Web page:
A new Authentication Bypass Vulnerability present in the GiveWP WordPress plugin has been discovered by the WordFence Threat Intelligence team. The Plugin is installed on over 70,000 websites. The weakness allowed unauthenticated users to bypass API authentication methods and potentially access personally identifiable user information (PII) like names, addresses, IP addresses, and email addresses which should not be publicly accessible.
This is considered a high security issue, and websites running Give 2.5.4 or below should be updated to version 2.5.5 or later right away. The security firm privately disclosed the issue to the plugin’s developer on September 3rd, who were quick to respond and released a patch shortly after.
Vulnerability In Detail
GiveWP provides users with an API functionality in order to integrate donation data into webpages and applications like Zapier. Site owners are able to generate a unique API key along with a token and private key that can be used to access restricted endpoints and gain access to donation data. However, it turned out that if no API key was generated, any user was able to access restricted endpoints by simply selecting any meta key from the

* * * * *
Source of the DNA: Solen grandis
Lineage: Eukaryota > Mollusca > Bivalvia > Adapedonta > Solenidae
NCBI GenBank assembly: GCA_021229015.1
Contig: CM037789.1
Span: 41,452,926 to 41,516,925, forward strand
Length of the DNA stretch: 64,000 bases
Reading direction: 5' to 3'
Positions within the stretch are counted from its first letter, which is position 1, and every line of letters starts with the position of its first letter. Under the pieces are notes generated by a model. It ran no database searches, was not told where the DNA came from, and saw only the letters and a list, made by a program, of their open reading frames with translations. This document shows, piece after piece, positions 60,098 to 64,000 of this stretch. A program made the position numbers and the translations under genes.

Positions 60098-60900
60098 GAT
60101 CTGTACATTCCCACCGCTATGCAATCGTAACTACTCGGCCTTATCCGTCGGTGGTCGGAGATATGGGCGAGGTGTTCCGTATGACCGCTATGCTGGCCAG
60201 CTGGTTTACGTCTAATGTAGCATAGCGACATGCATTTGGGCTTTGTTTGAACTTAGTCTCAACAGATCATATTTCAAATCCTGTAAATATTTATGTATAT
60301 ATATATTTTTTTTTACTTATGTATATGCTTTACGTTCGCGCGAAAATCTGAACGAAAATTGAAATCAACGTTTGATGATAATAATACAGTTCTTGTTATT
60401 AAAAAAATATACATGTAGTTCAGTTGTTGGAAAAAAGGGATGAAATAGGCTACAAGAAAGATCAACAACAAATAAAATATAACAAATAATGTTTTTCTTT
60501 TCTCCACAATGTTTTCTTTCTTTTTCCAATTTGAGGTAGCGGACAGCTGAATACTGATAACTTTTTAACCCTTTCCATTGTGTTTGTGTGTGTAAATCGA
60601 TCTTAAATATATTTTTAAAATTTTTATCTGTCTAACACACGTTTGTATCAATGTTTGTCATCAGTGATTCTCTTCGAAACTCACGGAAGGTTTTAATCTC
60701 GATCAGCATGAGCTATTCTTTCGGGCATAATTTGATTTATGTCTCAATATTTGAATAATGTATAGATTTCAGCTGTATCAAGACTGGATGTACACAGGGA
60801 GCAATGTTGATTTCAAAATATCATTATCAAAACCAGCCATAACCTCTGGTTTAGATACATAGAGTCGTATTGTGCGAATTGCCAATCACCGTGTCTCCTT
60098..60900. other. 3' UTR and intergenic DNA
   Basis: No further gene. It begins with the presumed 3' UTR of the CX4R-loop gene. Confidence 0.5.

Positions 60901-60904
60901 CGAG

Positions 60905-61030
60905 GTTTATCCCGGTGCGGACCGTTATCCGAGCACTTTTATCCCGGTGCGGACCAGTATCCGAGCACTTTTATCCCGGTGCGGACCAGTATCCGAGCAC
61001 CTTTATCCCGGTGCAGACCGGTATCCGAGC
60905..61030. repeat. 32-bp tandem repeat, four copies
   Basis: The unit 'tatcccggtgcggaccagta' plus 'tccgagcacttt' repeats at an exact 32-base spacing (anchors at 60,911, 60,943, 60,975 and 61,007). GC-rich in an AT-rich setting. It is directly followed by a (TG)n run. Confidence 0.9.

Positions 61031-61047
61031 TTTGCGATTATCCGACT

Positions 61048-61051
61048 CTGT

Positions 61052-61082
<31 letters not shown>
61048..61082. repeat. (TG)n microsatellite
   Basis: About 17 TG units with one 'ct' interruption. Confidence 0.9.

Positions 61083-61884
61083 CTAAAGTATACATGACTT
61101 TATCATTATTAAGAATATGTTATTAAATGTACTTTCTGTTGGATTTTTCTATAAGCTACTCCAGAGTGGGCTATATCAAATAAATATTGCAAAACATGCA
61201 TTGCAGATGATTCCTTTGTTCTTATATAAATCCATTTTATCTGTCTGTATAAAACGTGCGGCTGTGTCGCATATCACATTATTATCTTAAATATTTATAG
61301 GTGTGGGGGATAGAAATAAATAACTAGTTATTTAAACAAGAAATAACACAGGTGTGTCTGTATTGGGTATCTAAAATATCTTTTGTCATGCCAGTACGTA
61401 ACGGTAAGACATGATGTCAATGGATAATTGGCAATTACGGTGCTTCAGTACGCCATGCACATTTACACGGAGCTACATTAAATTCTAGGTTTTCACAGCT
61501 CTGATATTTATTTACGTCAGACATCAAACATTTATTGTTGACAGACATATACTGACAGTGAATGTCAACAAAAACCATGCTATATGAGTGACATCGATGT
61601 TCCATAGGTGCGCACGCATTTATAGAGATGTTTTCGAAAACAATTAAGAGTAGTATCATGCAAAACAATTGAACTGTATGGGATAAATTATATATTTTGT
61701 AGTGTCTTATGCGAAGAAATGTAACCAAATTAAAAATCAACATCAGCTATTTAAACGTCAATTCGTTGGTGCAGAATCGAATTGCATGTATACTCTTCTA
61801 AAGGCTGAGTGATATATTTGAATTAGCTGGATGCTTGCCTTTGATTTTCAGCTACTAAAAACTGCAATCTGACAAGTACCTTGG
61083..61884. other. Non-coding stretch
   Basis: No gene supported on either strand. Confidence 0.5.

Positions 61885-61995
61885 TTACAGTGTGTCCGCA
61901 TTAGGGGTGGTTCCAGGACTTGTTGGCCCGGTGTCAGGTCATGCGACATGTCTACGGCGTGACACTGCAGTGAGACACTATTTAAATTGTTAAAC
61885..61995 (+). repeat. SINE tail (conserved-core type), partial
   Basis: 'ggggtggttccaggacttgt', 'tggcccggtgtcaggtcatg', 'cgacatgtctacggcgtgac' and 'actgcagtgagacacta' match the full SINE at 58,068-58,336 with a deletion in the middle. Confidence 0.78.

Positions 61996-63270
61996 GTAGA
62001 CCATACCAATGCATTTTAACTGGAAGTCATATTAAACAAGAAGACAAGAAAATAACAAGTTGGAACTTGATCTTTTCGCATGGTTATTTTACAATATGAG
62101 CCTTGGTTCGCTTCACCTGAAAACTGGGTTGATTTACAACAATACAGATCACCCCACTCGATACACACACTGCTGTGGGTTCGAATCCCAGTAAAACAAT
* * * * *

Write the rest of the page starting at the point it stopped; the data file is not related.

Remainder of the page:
wp_usermeta table and setting that as the authentication key. For instance, the
session_tokens meta key (which are defined for all users) could have been supplied instead of a valid API key. There is also an authentication token that is used to validate this API request, however, for users that have not generated an API key, the authentication token is simply just the MD5 hash of the meta key that is used in place of a valid API key.
In today’s post, Wordfence detailed an authentication bypass flaw present in the GiveWP plugin. This flaw has been patched in version 2.5.5 and we recommend users update to the latest version available.